Dinosaur-to-bird evolution study offers new research tool
Open access databases to help in understanding of avian welfare and disease
How birds evolved to have characteristics including feathers, flight and song is revealed with new clarity in a major study of their family tree.
The international study charts a burst of evolution that took place after the mass extinction of dinosaurs, 66 million years ago. This change gave rise to nearly all of the bird species on the planet today – more than 10,000 varieties.
The four year project, which included researchers from the University of Edinburgh’s Roslin Institute, decoded and compared the entire genetic fingerprint of 48 bird species.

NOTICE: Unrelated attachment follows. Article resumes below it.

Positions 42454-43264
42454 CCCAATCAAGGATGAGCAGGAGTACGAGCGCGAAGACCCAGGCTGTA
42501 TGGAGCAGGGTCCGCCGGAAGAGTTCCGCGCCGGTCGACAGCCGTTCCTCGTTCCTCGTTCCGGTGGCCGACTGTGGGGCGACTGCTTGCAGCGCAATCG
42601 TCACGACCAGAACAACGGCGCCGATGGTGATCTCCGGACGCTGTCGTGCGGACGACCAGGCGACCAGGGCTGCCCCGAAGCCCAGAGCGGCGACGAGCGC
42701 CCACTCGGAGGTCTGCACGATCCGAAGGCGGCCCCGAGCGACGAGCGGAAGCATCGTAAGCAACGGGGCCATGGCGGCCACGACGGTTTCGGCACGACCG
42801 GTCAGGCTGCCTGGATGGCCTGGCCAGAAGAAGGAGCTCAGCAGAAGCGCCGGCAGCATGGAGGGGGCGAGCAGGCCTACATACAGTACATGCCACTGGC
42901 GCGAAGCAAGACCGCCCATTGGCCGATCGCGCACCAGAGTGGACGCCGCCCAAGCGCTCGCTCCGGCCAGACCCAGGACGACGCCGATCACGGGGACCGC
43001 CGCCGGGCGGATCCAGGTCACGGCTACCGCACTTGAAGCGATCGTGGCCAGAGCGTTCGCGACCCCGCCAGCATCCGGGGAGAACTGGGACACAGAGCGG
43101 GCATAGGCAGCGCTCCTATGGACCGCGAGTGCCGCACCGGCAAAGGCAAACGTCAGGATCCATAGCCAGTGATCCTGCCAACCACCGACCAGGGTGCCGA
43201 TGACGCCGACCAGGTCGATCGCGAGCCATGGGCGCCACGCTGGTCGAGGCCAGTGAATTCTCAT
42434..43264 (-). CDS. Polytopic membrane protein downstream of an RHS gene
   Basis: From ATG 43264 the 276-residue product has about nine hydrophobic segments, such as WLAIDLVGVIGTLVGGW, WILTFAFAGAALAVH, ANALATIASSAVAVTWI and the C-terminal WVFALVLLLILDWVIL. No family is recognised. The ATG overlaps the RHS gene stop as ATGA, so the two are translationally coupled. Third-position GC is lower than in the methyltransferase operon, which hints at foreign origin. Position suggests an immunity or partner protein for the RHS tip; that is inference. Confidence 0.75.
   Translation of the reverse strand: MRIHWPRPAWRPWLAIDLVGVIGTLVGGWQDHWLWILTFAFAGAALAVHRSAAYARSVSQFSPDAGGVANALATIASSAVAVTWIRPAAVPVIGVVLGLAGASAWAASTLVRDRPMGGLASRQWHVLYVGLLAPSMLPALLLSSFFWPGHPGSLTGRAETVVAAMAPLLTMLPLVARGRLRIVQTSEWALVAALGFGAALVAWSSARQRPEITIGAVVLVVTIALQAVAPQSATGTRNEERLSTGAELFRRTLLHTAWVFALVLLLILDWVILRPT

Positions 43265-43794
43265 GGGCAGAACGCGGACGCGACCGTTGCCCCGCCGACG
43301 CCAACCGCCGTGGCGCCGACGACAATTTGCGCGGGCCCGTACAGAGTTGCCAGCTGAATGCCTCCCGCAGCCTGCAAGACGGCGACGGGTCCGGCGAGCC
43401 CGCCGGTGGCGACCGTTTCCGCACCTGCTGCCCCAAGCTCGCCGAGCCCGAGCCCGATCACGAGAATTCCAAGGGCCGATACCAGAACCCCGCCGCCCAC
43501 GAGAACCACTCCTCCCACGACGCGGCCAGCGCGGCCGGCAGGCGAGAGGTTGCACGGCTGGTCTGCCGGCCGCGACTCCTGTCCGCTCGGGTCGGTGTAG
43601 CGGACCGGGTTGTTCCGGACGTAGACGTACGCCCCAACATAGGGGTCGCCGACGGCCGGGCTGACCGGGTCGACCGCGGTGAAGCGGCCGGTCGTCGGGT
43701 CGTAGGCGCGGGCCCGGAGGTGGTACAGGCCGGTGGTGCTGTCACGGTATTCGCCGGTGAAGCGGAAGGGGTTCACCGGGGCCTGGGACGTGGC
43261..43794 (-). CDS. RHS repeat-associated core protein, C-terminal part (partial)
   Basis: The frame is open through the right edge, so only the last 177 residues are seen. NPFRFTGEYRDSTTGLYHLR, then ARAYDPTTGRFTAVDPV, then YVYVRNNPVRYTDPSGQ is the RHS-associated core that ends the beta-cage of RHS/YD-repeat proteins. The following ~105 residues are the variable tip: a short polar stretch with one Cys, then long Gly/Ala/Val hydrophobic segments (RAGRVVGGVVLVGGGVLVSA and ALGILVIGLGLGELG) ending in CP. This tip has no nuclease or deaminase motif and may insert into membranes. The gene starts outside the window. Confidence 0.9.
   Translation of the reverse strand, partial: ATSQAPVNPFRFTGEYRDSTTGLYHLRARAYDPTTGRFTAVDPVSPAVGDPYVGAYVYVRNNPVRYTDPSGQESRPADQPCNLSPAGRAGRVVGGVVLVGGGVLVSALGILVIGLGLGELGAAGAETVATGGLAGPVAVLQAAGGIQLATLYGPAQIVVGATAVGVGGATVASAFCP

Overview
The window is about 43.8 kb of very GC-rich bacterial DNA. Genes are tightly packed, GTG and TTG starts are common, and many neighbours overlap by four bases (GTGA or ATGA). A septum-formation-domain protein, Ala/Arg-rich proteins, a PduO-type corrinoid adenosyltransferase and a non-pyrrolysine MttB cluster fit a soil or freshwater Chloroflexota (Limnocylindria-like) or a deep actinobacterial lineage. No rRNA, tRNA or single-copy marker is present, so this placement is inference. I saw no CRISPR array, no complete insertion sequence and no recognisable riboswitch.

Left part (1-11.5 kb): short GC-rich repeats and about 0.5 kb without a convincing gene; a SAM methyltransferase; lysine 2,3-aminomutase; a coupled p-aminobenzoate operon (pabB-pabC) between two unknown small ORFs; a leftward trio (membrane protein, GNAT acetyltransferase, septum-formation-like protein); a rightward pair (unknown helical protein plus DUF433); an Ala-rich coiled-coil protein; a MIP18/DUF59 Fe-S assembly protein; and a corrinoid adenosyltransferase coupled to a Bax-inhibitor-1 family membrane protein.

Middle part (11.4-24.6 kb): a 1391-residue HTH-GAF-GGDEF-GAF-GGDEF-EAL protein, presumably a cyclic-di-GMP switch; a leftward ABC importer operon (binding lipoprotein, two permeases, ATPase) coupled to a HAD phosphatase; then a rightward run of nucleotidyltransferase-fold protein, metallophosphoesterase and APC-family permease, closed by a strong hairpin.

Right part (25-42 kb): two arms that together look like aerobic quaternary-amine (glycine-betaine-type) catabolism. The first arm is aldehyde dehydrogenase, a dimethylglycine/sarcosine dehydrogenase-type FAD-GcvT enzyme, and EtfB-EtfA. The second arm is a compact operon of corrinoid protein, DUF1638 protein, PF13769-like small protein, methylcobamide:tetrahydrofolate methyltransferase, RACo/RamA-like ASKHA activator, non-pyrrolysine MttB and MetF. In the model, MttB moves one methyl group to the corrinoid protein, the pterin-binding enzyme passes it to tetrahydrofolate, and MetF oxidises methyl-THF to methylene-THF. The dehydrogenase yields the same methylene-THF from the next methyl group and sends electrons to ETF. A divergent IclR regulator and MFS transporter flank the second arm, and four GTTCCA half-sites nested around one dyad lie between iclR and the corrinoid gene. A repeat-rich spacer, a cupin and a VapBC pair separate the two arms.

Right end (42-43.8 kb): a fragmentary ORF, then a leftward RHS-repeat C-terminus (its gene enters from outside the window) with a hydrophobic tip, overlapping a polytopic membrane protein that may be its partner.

The study provides new insights into how bird genes differ from those of mammals, and the biological mechanism that give rise to the vast diversity among birds. Researchers compared the genomes of the 48 bird species with those of three other reptile species and humans. This enabled them to investigate at which point in each species’ history specialized characteristics developed.
“This is just the beginning. Ultimately, we hope the research will bring important insights to help improve the health and welfare of wild and farmed birds,” said Professor David Burt, acting director the National Avian Research Facility at the Roslin Institute.
Building on the research, scientists at the National Avian Research Facility have created 48 open access databases to share and expand on the information associated with the birds’ genomes. They hope that researchers will continue to upload their own data, offering further insights into the genetics of modern birds. Such information will be useful for helping scientists understand why infectious diseases, such as avian influenza, affect some species but not others.